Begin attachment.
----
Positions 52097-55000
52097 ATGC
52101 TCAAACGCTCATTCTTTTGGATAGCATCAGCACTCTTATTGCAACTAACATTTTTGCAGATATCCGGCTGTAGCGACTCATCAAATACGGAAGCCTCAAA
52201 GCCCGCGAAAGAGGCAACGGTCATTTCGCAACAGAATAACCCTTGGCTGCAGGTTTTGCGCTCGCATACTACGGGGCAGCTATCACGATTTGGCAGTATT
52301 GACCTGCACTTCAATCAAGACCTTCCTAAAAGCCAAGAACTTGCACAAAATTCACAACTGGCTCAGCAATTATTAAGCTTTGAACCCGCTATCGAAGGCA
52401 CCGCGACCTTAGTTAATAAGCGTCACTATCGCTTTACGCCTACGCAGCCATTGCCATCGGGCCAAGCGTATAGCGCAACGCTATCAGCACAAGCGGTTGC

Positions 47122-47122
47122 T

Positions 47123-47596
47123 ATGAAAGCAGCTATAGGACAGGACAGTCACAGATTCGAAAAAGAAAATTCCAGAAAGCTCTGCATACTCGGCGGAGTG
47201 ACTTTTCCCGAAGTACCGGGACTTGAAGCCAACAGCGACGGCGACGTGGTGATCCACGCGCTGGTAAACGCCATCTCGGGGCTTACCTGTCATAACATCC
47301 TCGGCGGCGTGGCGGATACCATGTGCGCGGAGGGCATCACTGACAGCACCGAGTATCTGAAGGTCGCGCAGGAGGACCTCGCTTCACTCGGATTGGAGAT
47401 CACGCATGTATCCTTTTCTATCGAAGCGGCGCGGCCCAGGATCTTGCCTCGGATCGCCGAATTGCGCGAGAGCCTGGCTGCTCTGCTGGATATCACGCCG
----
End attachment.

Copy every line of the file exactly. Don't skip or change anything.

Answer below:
Positions 52097-55000
52097 ATGC
52101 TCAAACGCTCATTCTTTTGGATAGCATCAGCACTCTTATTGCAACTAACATTTTTGCAGATATCCGGCTGTAGCGACTCATCAAATACGGAAGCCTCAAA
52201 GCCCGCGAAAGAGGCAACGGTCATTTCGCAACAGAATAACCCTTGGCTGCAGGTTTTGCGCTCGCATACTACGGGGCAGCTATCACGATTTGGCAGTATT
52301 GACCTGCACTTCAATCAAGACCTTCCTAAAAGCCAAGAACTTGCACAAAATTCACAACTGGCTCAGCAATTATTAAGCTTTGAACCCGCTATCGAAGGCA
52401 CCGCGACCTTAGTTAATAAGCGTCACTATCGCTTTACGCCTACGCAGCCATTGCCATCGGGCCAAGCGTATAGCGCAACGCTATCAGCACAAGCGGTTGC

Positions 47122-47122
47122 T

Positions 47123-47596
47123 ATGAAAGCAGCTATAGGACAGGACAGTCACAGATTCGAAAAAGAAAATTCCAGAAAGCTCTGCATACTCGGCGGAGTG
47201 ACTTTTCCCGAAGTACCGGGACTTGAAGCCAACAGCGACGGCGACGTGGTGATCCACGCGCTGGTAAACGCCATCTCGGGGCTTACCTGTCATAACATCC
47301 TCGGCGGCGTGGCGGATACCATGTGCGCGGAGGGCATCACTGACAGCACCGAGTATCTGAAGGTCGCGCAGGAGGACCTCGCTTCACTCGGATTGGAGAT
47401 CACGCATGTATCCTTTTCTATCGAAGCGGCGCGGCCCAGGATCTTGCCTCGGATCGCCGAATTGCGCGAGAGCCTGGCTGCTCTGCTGGATATCACGCCG